– BE & friends: protest tour to embassies with an intervention on the radio. A 500 people strong demonstration protested first in front of the German embassy in order to criticize Germany’s leading role in the finance-political bribe of Greece as well as their central influence on expanding the deadly border regime of the EU. After that the demonstration went to the French embassy to send out a signal of solidarity with the movement against “labour reform” and permanent state of exception in France. In the end we had a live intervention on the radio broadcast of ERT 3.
– LGBT*-intervention at the camp. a banner drop and a demonstration with 200 mainly LGBT* took place through the camp in order to protest against ongoing sexual harassments at the camp, mainly (but not only) caused by the dealers at the entrance of the university. The intervention was good and necessary, nonetheless the situation especially for LGBT* did not get much better throughout the camp and turned out to become one of the biggest problems.
– Action at International Organisation of Migration (IOM). 200 people threw paint at the walls of the IOM and went in to create some chaos in its offices – one of the biggest profiteers of the world-wide deportation-business. The action was well intended but was twisted hard by the media – which reflected negatively on the camp.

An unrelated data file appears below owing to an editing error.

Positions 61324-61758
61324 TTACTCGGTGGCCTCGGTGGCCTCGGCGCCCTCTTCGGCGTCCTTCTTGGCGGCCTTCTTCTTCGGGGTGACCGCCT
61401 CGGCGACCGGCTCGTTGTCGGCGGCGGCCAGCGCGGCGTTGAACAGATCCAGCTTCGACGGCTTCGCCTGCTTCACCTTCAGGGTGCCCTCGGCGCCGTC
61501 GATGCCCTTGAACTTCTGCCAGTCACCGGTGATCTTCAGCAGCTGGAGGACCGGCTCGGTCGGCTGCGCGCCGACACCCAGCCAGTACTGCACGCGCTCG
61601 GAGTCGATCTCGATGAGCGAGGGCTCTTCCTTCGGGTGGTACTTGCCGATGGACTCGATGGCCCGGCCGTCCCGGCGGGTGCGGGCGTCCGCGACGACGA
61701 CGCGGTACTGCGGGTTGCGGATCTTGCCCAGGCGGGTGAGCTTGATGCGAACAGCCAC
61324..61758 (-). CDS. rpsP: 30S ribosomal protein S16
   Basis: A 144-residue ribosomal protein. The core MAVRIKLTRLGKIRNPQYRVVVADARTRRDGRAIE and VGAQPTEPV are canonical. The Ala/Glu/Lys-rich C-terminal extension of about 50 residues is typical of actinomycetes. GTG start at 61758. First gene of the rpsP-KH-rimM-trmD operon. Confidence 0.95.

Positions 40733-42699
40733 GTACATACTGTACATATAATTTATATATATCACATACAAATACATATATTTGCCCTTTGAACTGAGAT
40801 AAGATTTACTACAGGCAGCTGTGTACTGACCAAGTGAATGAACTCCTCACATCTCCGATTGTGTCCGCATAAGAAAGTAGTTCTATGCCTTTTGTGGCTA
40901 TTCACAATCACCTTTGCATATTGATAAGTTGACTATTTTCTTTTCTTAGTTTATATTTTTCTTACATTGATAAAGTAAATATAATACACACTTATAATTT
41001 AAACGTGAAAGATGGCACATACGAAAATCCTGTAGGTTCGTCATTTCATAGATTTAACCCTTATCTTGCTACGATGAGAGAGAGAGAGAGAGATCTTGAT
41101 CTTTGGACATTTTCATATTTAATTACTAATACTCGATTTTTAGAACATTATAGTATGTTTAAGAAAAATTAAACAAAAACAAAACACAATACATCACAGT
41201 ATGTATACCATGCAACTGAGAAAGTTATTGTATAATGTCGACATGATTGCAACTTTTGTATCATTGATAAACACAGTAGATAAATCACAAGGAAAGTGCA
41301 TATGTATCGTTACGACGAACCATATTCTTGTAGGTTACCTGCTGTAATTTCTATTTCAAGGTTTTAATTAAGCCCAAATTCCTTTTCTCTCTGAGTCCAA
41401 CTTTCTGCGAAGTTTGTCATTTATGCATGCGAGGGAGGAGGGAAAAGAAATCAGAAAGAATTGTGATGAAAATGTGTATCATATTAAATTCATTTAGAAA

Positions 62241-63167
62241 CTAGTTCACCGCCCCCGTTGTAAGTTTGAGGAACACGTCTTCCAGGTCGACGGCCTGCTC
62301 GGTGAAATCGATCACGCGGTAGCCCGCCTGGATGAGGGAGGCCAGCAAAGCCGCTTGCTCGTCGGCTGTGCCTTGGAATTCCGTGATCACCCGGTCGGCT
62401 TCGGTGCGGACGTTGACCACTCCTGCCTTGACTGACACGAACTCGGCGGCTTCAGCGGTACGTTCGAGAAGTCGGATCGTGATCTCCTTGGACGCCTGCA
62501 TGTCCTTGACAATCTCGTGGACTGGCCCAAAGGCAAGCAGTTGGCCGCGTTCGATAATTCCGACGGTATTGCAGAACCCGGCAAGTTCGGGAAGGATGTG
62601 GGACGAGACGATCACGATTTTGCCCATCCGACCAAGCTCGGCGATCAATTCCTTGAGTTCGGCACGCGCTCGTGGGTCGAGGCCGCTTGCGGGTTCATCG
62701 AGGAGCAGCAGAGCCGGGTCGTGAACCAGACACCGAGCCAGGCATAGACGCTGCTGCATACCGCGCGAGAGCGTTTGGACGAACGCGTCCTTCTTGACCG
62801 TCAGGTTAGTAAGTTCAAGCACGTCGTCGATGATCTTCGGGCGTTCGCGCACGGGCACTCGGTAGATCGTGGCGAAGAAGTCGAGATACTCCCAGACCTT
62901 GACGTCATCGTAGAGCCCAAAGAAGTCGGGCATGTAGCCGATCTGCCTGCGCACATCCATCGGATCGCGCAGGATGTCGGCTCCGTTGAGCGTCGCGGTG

– Migrants’ pride demonstration through Thessaloniki. 5000 people took part in this very powerful and empowering demonstration through the city of Thessaloniki. This was maybe the strongest point for a (positive) impact of the camp in the public. It turned out to be a practical antiracist coming together of different political cultures and a moment of solidarity on an eye-to-eye-level between refugees, citizens and international activists from the camp. A refugee bloc led the demonstration and created an impressive atmosphere for the whole demo.
– Occupation of the refugee-squat “Hurriya”. With the creation of this new refugee-squat, one of the central political aims for this camp was met: to establish something which could last even after the camp was finished. The place was running well and the first refugee families were already moving in. Unfortunately, alongside two other squats in Thessaloniki, this place was evicted by a big police operation shortly after the camp disbanded.
– Demonstration in solidarity with Turkey. 500 people went to the Turkish embassy to set a first international, progressive sign against the military coup in Turkey. The message was clear and right: “No to the military, no to Erdogan, let’s not forget about the scandalous deal between Erdogand and the EU to fight off refugees”.
– Direct action in Kastanies at the Greek-Turkish border. One of the most prominent actions of the camp took place at the end, when many people were tired or left or fed up by a disagreement over the form of protest to be used two nights prior to this action. Nonetheless, 300 people took the long journey to Kastanies and wanted to get to one of the most important European borders, the one with Turkey. There were clashes with the police with impact in international media.